MixedThe Wall Street JournalI wish that Mr. Olson had spent some time discussing the problems that the Los Alamos people had working with plutonium ... [Olson] devotes some chapters to the bombing of Hiroshima and Nagasaki, but I didn’t find anything much new in them. Nor did I find that they contributed anything to the real story of the book, which is about the fabrication of plutonium ... After the war there was a period when plutonium production at Hanford was increased. There was even a new reactor. This came about because the Soviet Union had begun to test nuclear weapons that, at least in some quarters of the United States, created a frenzy. But by the 1980s it was all over. All the plutonium that was ever going to be needed by us had been made, and the real problem was what to do with the detritus of the plant. This part of The Apocalypse Factory is the best. Mr. Olson has clearly been there and studied it ... The whole place is a tribute to human ingenuity and human folly. This book is a witness to both.
MixedThe Wall Street Journal...journalist Adam Higginbotham presents an account that reads almost like the script for a movie ... Mr. Higginbotham has captured the terrible drama, though his account has flaws. He doesn’t seem to understand fully the physics of the situation. Some of the dialogue he includes sounds stagey, perhaps because it is translated from Russian ... There are also minor errors ... Mr. Higginbotham’s last chapters cover the long aftermath of the accident. After the explosion, many of the graphite blocks that were once part of the composition of the reactor core lay strewn on the ground. They were so radioactive that even being in their presence for minutes could be fatal. They were, in a sense, a metaphor for the whole catastrophe, and they had to be buried along with the rest of the rubble. A structure suitably named the Sarcophagus was erected. One of the better chapters in Mr. Higginbotham’s book describes this enterprise.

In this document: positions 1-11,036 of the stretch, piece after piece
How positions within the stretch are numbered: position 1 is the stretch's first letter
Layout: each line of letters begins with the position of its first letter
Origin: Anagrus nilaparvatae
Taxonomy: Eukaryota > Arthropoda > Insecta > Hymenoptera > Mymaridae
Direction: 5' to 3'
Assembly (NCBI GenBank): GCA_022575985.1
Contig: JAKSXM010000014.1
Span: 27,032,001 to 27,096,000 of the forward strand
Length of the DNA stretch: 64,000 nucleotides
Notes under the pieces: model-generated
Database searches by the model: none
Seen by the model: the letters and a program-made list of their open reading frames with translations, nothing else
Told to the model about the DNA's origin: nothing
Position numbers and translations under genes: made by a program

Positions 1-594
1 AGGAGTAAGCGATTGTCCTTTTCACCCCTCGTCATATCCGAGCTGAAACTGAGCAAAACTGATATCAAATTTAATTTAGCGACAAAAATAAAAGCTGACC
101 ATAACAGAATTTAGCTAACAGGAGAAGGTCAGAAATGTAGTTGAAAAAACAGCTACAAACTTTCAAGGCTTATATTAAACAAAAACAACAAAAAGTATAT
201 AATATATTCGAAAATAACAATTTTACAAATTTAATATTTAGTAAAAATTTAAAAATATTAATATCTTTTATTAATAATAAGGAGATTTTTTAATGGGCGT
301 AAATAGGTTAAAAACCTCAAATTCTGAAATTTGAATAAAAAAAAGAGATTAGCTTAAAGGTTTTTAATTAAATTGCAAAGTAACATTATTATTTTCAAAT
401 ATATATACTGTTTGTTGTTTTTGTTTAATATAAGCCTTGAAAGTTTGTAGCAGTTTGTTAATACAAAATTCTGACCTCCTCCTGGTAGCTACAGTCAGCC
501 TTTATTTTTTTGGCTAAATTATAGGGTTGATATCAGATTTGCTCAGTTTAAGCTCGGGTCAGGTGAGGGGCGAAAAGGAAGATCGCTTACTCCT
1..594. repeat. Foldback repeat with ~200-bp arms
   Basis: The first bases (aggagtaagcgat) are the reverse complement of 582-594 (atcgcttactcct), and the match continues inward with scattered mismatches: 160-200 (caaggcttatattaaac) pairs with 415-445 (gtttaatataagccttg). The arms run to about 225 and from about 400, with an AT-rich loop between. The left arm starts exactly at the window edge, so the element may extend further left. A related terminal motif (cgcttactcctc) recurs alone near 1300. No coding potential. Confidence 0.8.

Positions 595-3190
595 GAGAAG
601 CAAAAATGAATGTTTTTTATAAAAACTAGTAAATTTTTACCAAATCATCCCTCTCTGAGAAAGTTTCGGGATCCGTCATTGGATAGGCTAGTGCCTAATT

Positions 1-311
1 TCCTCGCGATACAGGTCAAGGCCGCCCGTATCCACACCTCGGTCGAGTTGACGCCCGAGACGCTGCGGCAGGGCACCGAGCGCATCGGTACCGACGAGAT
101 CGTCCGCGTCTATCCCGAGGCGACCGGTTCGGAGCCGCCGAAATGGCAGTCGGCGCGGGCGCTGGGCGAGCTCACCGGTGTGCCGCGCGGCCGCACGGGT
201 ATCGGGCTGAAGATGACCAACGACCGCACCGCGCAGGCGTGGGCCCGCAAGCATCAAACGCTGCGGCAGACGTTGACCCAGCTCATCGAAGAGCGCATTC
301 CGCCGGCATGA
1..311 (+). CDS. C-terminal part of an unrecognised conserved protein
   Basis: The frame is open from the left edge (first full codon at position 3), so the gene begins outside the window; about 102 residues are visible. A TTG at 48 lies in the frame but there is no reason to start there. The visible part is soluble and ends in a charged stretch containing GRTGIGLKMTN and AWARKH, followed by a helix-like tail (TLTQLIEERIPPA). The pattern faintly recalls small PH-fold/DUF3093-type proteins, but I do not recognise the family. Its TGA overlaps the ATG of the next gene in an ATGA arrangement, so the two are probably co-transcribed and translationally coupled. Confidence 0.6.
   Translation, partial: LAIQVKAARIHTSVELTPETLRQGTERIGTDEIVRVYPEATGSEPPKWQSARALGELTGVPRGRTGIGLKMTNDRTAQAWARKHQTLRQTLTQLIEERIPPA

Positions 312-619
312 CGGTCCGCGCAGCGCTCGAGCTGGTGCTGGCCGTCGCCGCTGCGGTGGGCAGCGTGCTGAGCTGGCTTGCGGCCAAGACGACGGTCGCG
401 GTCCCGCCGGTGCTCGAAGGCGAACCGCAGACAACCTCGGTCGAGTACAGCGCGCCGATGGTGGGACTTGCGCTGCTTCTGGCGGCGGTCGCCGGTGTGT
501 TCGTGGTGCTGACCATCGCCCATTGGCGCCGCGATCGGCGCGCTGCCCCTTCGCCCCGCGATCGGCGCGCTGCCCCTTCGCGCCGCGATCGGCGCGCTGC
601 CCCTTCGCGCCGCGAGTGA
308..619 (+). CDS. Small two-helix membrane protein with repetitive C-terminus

David N. Schwartz
PanThe Wall Street JournalCan such a biography be written successfully by a non-physicist? This is the question I was constantly asking myself as I read a biography of Enrico Fermi titled The Last Man Who Knew Everything by the political scientist David N. Schwartz ... Up to this point [after Fermi's year in Germany], Mr. Schwartz’s book seems error-free, but then the trouble starts ... More significant, the account of the discovery of nuclear fission, a central event in the book, is badly mangled ... Finally, what are we to make of Mr. Schwartz’s book? Much of it I admire and much I don’t. I have spared the reader a detailed analysis of the scientific mistakes that any competent physicist could have spotted ... I recommend The Pope of Physics by Gino Segrè and Bettina Hoerlin for a scientifically accurate biography.